So, what Is Stress?

Feb. 12, 2013

Harmful stress and anxiety can become a vicious cycle that may make you feel powerless and fearful.  The more stress one has, the more negative one’s thoughts and emotions.

 

Stress is actually necessary for life.  It fuels creativity, learning, goal-setting, and survival instincts, to name a few.  Stress is only harmful when it disrupts the body’s balance.

 

Today, more people are suffering from stress than ever before.   Although stress is a normal physical response when one feels out of balance, continued periods of it without proper relaxation, breathing, muscle tension release, and positive thinking (reinforcement) can severely threaten your health.  Chronic stress can leave you feeling anxious and depressed.

 

People are affected by stress in many ways.  Some people develop stress-related illnesses such as asthma and hypertension.  Or they may respond with obsessive-compulsive thoughts and behaviors, social phobias, and a host of other phobias.  It is estimated that one in four persons suffer from anxiety at some time in their lives.

 

So What Is Stress?

 

One reacts to stress similar to the reaction of fear.  Fear occurs because we feel a threat to our wellbeing.   When the perceived threat to our wellbeing is not met by an actual life-threatening event, we experience stress that has no release.

 

When stress overwhelms the nervous system, the body becomes clogged with chemicals that prepare one to fight or flee (fight or flight syndrome).  Although this stress response can be life-saving in an emergency or true life-threatening event when you must react in an instant, it can wear your body down if it is activated contrary to this within the normal stressors of life that are not life-threatening.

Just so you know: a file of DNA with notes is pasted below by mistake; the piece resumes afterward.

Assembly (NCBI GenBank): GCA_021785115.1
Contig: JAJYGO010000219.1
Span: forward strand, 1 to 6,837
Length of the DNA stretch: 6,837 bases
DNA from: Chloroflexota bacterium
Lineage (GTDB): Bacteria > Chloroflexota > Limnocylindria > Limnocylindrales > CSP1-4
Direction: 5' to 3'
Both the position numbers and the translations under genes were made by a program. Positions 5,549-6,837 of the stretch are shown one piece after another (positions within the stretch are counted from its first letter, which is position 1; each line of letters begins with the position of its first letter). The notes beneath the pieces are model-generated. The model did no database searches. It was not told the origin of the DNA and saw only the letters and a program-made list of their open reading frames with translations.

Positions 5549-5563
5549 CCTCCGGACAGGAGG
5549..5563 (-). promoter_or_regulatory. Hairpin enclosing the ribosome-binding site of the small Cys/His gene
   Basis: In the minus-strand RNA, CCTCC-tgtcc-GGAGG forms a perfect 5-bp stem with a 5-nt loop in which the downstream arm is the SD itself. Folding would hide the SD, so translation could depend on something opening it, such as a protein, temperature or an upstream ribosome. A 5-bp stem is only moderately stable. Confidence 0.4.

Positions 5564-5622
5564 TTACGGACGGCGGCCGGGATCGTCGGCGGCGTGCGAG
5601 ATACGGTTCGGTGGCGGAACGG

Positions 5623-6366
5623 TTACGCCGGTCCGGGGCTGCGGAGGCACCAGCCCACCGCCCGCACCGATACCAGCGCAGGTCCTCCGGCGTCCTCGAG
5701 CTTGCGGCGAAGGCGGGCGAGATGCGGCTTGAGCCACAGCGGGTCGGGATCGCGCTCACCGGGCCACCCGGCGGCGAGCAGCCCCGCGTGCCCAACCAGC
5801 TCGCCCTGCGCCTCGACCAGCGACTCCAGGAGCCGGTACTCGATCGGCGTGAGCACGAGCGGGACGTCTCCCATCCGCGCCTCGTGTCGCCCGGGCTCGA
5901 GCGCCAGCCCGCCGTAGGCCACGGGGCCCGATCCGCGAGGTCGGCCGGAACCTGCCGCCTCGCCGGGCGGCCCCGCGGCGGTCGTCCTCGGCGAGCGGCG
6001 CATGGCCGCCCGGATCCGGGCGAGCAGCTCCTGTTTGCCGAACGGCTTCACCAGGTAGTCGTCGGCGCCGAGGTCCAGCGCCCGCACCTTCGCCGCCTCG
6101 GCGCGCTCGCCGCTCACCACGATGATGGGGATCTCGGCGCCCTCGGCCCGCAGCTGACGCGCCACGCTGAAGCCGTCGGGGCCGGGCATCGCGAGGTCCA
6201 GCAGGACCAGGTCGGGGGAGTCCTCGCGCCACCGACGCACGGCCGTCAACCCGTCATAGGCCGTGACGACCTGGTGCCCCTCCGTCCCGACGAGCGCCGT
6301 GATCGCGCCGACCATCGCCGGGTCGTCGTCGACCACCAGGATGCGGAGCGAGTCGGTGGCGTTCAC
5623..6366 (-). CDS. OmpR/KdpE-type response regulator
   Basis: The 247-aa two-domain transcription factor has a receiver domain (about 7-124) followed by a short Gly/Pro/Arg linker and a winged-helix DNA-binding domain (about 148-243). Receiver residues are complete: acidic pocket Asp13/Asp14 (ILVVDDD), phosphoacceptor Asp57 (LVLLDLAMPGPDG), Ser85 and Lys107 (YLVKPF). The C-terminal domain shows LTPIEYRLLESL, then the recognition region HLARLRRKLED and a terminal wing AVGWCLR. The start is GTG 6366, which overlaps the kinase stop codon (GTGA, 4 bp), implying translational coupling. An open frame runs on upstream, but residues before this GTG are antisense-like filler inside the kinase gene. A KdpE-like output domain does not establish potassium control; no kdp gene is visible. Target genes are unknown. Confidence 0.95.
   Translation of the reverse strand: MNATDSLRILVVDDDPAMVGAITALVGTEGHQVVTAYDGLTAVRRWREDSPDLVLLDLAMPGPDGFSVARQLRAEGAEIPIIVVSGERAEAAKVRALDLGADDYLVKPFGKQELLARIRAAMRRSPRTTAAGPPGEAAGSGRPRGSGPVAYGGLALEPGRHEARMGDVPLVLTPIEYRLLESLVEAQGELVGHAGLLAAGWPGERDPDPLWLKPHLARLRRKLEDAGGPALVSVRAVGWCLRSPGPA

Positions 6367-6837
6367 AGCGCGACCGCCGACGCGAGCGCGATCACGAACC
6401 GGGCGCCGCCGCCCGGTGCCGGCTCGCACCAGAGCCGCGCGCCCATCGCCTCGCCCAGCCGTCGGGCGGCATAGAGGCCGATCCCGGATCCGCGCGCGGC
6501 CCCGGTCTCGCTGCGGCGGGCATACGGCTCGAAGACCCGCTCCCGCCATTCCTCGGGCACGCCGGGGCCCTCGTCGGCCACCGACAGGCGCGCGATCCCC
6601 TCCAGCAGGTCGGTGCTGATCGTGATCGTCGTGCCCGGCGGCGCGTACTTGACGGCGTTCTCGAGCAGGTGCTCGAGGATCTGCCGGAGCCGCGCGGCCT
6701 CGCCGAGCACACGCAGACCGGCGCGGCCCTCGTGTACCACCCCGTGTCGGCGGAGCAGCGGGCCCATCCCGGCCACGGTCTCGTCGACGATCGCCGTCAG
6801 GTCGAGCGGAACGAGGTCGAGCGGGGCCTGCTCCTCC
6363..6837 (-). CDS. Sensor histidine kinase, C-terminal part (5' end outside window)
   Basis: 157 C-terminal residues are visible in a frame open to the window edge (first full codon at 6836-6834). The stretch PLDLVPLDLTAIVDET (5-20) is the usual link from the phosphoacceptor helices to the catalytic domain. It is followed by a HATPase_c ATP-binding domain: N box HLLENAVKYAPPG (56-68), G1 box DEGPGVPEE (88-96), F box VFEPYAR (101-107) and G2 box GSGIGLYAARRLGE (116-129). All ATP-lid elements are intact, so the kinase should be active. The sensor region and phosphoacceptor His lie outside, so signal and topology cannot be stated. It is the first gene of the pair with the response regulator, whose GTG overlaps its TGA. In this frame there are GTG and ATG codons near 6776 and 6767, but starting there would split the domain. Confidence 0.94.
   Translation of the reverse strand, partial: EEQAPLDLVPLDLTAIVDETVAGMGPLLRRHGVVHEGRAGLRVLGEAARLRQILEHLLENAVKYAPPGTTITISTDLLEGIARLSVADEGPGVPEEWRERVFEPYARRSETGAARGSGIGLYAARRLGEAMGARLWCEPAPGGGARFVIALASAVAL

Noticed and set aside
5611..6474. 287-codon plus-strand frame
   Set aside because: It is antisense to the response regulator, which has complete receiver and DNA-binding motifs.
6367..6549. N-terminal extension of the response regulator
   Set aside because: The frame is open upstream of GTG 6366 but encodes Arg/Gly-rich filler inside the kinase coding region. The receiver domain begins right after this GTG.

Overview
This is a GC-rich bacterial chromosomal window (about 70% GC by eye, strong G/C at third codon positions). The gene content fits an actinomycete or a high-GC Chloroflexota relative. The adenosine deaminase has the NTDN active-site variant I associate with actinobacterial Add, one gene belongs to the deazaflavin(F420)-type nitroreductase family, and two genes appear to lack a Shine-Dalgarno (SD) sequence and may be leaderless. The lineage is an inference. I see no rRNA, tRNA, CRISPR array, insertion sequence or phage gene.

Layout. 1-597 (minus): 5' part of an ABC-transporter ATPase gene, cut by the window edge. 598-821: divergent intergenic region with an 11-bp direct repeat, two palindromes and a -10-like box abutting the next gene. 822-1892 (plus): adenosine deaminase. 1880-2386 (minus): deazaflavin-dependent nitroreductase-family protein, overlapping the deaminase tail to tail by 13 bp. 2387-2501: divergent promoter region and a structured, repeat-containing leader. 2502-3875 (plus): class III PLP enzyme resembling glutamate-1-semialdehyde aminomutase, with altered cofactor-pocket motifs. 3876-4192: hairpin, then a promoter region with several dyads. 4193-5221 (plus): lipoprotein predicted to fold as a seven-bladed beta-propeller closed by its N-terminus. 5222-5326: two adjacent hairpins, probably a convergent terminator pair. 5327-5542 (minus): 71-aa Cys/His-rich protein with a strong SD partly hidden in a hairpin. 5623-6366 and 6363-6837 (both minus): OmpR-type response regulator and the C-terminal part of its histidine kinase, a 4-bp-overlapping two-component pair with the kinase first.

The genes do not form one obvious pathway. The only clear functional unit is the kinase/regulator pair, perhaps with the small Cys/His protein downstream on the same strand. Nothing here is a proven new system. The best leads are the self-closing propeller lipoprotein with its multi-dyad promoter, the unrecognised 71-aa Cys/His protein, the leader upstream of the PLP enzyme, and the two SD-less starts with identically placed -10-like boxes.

We experience stress when we are in situations where we feel under threat while we are not actually in any immediate danger.  As a result, our bodies respond with the fight or flight syndrome. This syndrome which normally prepares our bodies to either fight or flee involves many physical changes such as increased heartbeat, shallow breathing, sharper senses, muscle tension, cold extremities, sweating, etc.  The Fight or Flight Syndrome normally serves as an instinctive reaction to danger.  When this powerful response is set off and there is no actual life-threatening event, the physical feelings created by this syndrome have no release and thus build up as stress in the body.   This stress will eventually find an outlet via chronic fatigue, anxiety or depression, inappropriate behavior, and a host of physical illnesses. 

 

Relaxation via proper breathing, muscle relaxation, tension release, and positive thinking, slow down the heightened state of readiness apparent in the Fight or Flight Syndrome thus returning the body to balance.  

See Essence of Thoughts